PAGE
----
Oh, dear. How people do let themselves down.
For the past two weeks, Impact Factory's Leadership Team has been conducting interviews to fill a vacant post.
Some of the candidates have interviewed very well and those are the ones who have made the short-list.
But, oh dear, the rest. I want to send them all to get Interview Skills coaching before they come along to meet us so they know how to present themselves more effectively.
I used to do a lot of career counselling, prepping people for job interviews, revamping CVs and helping people identify the careers that would most suit their skills and desires.
A Good Candidate
Because of that I've seen and worked with a lot of people over the past 30 years and know what makes a good candidate (aside from having the requisite skills).
Not only that, as a business owner (and previously head of a variety of departments with other
organisations) I have interviewed hundreds and hundreds of people over the years and I know what I
want to see and experience when someone walks through the door.
I've also written about job hunting and offered loads of hints and tips over the years. In light of this recent experience, I'm going to offer a few more to anyone out there going for a job:
Be on time!
Even if you have to get there an hour early, go to a café and have a cup of soothing, calming tea so you don't end up rushing in sweating buckets and in a stressed-out state.
Do your research
Read the company's website from top to bottom. Make notes, have an opinion, find something that you like about it and mention it. Check out the industry so you know about any trends.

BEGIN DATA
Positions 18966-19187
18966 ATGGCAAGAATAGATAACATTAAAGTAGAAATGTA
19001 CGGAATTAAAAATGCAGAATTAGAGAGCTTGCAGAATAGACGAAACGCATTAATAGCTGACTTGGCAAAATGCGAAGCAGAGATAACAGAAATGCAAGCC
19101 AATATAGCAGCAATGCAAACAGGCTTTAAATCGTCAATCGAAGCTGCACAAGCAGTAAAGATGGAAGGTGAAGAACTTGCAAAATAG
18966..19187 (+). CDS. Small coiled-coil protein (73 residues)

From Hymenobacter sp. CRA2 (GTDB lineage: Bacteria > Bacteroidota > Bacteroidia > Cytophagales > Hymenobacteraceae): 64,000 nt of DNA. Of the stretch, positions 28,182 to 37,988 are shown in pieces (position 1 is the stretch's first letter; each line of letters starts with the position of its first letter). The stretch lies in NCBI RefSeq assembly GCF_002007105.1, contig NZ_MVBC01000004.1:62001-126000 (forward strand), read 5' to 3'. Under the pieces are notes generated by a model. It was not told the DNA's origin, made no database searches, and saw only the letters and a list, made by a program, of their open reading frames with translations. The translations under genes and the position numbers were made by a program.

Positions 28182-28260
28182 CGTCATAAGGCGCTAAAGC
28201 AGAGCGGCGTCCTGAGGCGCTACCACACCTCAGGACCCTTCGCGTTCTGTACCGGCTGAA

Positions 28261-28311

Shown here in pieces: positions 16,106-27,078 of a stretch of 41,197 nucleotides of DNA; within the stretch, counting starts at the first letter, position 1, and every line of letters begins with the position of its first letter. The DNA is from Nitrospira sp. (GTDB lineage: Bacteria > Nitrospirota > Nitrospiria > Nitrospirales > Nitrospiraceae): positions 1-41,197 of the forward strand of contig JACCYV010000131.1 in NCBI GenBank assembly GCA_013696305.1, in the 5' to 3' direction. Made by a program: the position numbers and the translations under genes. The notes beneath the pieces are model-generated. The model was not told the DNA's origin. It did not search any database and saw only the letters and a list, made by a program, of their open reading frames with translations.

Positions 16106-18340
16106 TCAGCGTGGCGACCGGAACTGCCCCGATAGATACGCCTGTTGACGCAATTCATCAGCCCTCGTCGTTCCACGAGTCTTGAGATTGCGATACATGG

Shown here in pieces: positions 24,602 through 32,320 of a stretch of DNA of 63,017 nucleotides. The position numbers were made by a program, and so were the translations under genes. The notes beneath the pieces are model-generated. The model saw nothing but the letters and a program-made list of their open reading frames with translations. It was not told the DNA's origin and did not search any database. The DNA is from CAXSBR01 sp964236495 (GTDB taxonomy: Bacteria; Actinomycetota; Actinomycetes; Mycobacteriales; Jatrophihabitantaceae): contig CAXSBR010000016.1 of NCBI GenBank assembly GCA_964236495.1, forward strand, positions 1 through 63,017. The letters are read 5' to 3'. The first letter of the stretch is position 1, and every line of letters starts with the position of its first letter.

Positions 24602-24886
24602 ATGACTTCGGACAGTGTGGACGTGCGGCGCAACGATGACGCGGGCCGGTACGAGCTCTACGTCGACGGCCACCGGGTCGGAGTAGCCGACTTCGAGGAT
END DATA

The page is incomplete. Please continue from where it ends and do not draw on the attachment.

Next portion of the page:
Rehearse how you're going to present yourself
If you aren't inclined to get any coaching before you go job hunting, then practising ahead of time is essential.
Typical questions are:
- Why are you suitable for this role?
- Tell us about your relevant experience.
- Why do you want to work for our company?
- Why are you leaving your current job?
- How will you add value to our company?
Don't just answer these questions in your head - say them out loud, say them to a friend or family member, say them in front of a mirror.
Make it relevant; bring it to life; give examples. The number of times candidates just say, yes, they can do whatever it is they've been asked. They don't offer any examples or link work they've done in the past to the current role they're being interviewed for. They make we interviewers do all the work of probing and digging. It's your job to help bring the interview to life so that we want to know more and can visualise you working for us. Put some energy into it!
Do you have any questions for us? This is usually asked towards the end of the interview and is an invitation to display your thoughtfulness and interest in the organisation. Having done the research prior to the interview you should have a good list of questions to get those on the receiving end thinking and being reflective.
Send a follow-up email. As soon as you are near a tablet, phone, laptop, send a follow-up email thanking the company for their time and offer any more information. Even if you have gone through an agency, they'll be happy to forward an email - they want you to get the job, too!
We've finished our interviews now; we had a short-list of three and have all agreed on the final choice. It's possible our short-list could have been a lot longer if each of those other candidates had followed the above advice!
Interview and Communication Skills By Jo Ellen Grzyb